Overall the changes that were made to the ECT program were positive, proactive modifications in my perception but we have to be able to scale the number of graduates without compromising the content and quality of the program.  I come with the educator background, so my guidance is always swayed by the fact that we are asking these educators to represent the company in the world without much supervision after this process and Edmodo needs to trust that the ECTs will serve the product well to any audience.  But I can also see the need for groundswell and the incorporation of a large ground army for the product so that Edmodo can have as many people trained sufficiently on the product as possible.

Bringing Computational Thinking to Educators Professional Learning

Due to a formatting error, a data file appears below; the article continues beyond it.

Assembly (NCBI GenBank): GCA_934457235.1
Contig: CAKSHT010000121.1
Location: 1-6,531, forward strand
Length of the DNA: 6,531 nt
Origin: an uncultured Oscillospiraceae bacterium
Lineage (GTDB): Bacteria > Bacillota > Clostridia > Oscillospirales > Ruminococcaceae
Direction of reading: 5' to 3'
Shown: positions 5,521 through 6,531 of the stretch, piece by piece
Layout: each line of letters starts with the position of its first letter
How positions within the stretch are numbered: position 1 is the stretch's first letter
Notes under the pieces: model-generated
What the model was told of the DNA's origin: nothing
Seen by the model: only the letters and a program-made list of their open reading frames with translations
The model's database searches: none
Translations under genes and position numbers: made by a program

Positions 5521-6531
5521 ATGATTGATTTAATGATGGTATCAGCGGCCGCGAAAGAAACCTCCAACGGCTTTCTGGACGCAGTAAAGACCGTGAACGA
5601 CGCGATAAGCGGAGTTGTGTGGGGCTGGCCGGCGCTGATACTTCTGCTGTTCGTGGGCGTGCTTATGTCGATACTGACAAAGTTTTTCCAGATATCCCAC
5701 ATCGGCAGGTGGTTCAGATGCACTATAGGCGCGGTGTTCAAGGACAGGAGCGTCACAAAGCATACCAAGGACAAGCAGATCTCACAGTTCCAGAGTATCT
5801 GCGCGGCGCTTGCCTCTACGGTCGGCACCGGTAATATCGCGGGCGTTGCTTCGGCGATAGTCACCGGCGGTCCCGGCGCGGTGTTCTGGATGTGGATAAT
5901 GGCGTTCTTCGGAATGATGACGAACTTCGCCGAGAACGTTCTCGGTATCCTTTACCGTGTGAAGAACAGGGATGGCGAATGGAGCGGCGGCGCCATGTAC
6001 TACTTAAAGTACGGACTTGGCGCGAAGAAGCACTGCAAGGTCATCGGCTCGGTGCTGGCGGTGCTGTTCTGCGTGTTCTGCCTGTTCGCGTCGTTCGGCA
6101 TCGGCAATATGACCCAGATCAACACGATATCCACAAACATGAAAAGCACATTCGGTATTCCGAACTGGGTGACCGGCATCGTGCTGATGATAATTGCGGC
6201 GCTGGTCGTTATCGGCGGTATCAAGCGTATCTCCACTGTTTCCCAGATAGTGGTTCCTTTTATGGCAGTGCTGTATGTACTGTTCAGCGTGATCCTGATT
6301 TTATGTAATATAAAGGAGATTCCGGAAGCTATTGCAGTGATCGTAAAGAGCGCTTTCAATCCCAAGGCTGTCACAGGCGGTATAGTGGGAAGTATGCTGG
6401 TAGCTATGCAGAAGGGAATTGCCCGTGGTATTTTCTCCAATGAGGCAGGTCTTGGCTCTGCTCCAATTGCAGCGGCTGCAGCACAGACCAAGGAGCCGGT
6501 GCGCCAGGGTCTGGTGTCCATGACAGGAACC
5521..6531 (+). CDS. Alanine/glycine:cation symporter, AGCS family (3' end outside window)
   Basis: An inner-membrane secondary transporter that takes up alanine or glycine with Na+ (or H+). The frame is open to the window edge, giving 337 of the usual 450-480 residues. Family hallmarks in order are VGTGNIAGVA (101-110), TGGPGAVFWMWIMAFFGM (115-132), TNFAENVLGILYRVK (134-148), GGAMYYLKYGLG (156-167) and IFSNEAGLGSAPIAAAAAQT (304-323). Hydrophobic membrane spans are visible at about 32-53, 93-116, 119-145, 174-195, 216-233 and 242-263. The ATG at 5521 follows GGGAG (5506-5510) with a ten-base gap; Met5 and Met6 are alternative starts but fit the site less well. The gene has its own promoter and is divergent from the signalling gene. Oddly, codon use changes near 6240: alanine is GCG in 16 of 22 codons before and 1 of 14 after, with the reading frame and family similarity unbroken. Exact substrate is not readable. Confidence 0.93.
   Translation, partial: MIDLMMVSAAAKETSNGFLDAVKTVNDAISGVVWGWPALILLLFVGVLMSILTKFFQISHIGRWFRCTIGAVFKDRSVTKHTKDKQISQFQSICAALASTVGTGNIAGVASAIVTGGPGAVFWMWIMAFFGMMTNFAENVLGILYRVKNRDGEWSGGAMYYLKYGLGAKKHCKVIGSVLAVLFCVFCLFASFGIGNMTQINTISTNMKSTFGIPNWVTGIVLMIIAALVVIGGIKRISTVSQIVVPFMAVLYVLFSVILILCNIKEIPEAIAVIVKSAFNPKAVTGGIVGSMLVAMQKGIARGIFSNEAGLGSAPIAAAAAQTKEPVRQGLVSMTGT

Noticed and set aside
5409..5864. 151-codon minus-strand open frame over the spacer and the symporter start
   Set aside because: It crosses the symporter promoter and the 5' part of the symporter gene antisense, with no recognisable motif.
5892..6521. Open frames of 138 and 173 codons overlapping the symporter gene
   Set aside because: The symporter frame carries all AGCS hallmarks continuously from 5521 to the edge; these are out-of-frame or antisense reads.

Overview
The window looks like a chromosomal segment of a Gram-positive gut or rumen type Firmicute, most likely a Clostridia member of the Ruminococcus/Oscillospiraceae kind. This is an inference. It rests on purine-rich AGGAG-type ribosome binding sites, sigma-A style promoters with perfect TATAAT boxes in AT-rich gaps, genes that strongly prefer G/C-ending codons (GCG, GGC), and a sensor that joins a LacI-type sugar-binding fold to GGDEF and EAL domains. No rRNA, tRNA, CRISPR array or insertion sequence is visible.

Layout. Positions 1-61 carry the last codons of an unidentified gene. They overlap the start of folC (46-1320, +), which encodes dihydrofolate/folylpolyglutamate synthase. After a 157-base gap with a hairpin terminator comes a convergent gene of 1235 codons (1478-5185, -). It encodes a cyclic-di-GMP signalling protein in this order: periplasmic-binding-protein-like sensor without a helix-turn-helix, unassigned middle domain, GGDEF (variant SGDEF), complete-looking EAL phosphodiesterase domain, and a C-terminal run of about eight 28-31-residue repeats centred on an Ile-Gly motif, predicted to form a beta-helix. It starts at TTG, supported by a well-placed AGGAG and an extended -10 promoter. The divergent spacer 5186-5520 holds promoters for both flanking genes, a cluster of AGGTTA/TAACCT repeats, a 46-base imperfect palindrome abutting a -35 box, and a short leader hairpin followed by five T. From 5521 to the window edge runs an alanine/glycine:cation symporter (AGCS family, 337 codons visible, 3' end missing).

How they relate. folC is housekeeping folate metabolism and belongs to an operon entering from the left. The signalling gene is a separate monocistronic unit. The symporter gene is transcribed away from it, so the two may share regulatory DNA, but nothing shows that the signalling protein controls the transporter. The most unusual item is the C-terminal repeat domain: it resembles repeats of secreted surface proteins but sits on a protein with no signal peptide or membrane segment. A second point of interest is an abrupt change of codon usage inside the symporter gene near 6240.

As I begin to wrap up my studies in EDTC 6106 Educational Technology Leadership for the DEL program our last inquiry asked us to explore; what does the ideal technology-rich professional learning program look like? From there I began to contemplate Computational Thinking again which is a common thread throughout my studies in SPU’s DEL program.  As Google for Education defines it computational thinking (ct) is “is a problem-solving process that includes a number of characteristics, such as logically ordering and analyzing data and creating solutions using a series of ordered steps (or algorithms), and dispositions, such as the ability to confidently deal with complexity and open-ended problems. CT is essential to the development of computer applications, but it can also be used to support problem-solving across all disciplines, including math, science, and the humanities. Students who learn CT across the curriculum can begin to see a relationship between subjects as well as between school and life outside of the classroom.” Applying CT to professional learning is an easy leap to make, and therefore my question became; how do we challenge K-12 stakeholders to take on the role of problem solvers in designing solutions for the next generation? I want the responsibility of integrating technology into the educational curriculum to be a shared job between everyone who comes into contact with the students.  It cannot only fall on the shoulders of those who are tech coaches or district tech leads because they are spread so thin.  All stakeholders must take a problem-solving approach to the issue of tech integration.